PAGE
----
It’s common knowledge amongst mothers and mothers-to-be that the choices we make surrounding our pregnancies and births can directly affect our outcomes. Ranging from the foods we eat during pregnancy, the positions we labour in, where we give birth, and even who we choose to have with us when we bring our babies earthside, it all matters.
But what if I told you that the words we use to describe labour and pain also have a direct impact on how we experience giving birth?
“Fear of pain, fear of uncertainty, fear of failure”
Well, it’s true. And it’s all to do with the role fear plays in labour.
According to Josie Greaves, a midwife from Queensland, Western culture is fearful of birth and death.
“Language around the experience of labour is steeped in fear – fear of pain, fear of uncertainty, fear of failure,” she says.
“To reclaim birth as a transformative, powerful experience for women and their families requires a change of attitude, approach and preparation for birth and motherhood and language plays a huge role in this.
“Yes, labour and birth and parenting are all hard, difficult and challenging, but they are all incredibly important and worth the effort. Language is a powerful tool for changing the way we perceive birth and motherhood.”
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This doesn’t necessarily mean we have to avoid using words like “painful” or “contraction”, but Josie believes it is essential to put them into context.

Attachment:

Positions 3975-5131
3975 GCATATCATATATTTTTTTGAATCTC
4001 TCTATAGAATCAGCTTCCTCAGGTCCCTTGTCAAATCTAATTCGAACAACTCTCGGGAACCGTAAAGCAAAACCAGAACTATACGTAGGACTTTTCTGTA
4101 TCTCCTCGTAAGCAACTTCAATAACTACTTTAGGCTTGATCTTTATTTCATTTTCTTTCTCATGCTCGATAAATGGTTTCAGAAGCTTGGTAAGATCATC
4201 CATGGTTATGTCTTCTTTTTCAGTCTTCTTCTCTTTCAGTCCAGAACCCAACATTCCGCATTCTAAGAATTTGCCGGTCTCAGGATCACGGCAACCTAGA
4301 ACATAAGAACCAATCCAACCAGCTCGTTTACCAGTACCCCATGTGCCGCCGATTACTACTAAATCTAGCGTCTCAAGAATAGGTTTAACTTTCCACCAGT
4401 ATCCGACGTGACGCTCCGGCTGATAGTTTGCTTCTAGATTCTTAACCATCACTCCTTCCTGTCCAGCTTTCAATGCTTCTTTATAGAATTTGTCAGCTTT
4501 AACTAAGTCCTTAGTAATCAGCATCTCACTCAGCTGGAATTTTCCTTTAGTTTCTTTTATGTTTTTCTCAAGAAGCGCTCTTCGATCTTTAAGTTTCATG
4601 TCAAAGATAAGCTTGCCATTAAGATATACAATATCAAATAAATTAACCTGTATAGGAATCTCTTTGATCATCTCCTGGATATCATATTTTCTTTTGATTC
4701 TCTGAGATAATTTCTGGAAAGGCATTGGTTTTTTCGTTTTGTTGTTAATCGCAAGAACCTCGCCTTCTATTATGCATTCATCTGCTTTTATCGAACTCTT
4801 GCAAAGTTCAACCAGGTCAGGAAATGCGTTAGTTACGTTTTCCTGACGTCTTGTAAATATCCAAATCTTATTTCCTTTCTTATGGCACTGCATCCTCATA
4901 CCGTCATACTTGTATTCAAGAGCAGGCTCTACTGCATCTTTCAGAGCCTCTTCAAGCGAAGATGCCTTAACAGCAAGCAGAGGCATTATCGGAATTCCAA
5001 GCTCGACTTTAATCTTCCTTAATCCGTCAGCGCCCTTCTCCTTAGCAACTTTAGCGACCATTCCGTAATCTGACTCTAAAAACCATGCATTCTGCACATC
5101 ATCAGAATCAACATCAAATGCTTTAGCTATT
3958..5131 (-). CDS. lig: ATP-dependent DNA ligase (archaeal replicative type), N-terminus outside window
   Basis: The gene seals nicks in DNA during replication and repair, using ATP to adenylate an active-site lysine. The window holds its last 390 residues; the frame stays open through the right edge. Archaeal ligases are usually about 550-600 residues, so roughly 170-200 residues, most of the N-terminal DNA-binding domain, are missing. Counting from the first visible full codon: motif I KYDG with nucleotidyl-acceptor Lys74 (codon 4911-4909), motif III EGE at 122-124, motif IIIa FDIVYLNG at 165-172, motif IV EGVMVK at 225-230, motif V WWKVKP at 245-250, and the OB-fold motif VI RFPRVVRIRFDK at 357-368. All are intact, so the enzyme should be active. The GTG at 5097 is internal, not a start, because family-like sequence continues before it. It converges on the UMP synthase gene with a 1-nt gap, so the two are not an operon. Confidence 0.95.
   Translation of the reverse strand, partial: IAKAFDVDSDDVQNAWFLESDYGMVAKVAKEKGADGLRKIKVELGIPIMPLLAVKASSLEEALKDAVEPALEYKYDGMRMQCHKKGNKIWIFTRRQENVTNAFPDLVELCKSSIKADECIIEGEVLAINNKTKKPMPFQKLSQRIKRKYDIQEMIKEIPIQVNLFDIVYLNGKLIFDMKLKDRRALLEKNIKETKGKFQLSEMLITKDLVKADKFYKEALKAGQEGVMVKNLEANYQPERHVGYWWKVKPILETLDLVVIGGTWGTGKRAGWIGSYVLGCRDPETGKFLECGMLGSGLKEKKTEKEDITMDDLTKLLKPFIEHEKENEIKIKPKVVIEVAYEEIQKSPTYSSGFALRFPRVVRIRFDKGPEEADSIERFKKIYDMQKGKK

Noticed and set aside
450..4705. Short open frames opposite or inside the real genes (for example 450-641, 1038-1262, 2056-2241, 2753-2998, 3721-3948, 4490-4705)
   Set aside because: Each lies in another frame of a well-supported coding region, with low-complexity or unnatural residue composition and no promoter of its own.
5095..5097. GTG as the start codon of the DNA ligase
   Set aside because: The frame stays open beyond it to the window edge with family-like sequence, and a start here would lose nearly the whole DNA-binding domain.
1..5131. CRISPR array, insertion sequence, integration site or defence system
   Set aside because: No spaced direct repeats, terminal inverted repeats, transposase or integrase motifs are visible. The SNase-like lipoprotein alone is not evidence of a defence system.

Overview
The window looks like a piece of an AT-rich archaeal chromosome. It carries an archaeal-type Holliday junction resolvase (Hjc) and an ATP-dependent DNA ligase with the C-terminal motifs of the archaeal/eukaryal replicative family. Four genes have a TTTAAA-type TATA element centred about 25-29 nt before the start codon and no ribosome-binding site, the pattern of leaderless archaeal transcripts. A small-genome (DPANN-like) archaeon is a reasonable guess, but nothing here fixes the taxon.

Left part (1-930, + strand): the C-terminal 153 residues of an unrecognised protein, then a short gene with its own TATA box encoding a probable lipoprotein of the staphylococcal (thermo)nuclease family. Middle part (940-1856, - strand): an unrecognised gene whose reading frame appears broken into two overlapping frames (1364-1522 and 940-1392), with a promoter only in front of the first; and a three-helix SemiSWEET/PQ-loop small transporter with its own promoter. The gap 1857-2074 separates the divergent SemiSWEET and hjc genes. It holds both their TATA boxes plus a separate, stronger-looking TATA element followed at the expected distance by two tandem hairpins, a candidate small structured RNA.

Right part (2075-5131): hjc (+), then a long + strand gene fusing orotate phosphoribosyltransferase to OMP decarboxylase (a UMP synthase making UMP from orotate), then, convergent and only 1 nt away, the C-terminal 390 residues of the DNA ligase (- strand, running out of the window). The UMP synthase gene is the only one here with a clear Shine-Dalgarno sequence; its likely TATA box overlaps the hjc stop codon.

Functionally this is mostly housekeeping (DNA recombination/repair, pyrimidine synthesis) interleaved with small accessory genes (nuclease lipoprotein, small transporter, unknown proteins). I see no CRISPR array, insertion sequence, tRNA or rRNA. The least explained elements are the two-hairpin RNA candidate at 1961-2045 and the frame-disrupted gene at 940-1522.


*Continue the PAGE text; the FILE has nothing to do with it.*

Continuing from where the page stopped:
So before you rush to describe a contraction as “excruciating” or “awful”, stop and consider how different it feels if you use productive, helpful words like “intense” or “powerful” instead. When we choose words to describe labour and birth that are less frightening and more empowering, the way we experience labour changes.
Additionally, swapping out the word “contraction”, which is often associated with pain and negativity, for words like “surges” or “waves” can change the experience of labour and childbirth for women. This is all due to the way our bodies respond to fear and illustrates how important it is to consider our language when describing our experiences.
The role fear plays in labour
According to Josie, our bodies are capable of way more than we think, and the biggest challenge is actually preparing our minds for labour.
“Fear can be a physical threat, an emotional or psychological one. It can be real or perceived. Well, it’s always real, actually – it just comes in different forms,” says Josie.
“A rise in fear increases our adrenaline, and that stops oxytocin from being effective. We need oxytocin to contract.”
Josie believes that fear can be protective, but it can also interrupt the normal process and progress of labour and birth.
“Fear can even protect us from birthing a baby in an environment that we don’t think is safe,” says Josie.
“Unresolved fear can lead to unwanted and unnecessary interventions, birth trauma, postnatal depression and anxiety, disconnection and long-term impacts on the ability to mother and parent.”
Our words matter
Choosing to adopt a different approach to the way we describe what we’re going through can help to shift our mindset. And instead of being fearful of birth, we can embrace and surrender wholly to the journey ahead.
Words really do matter.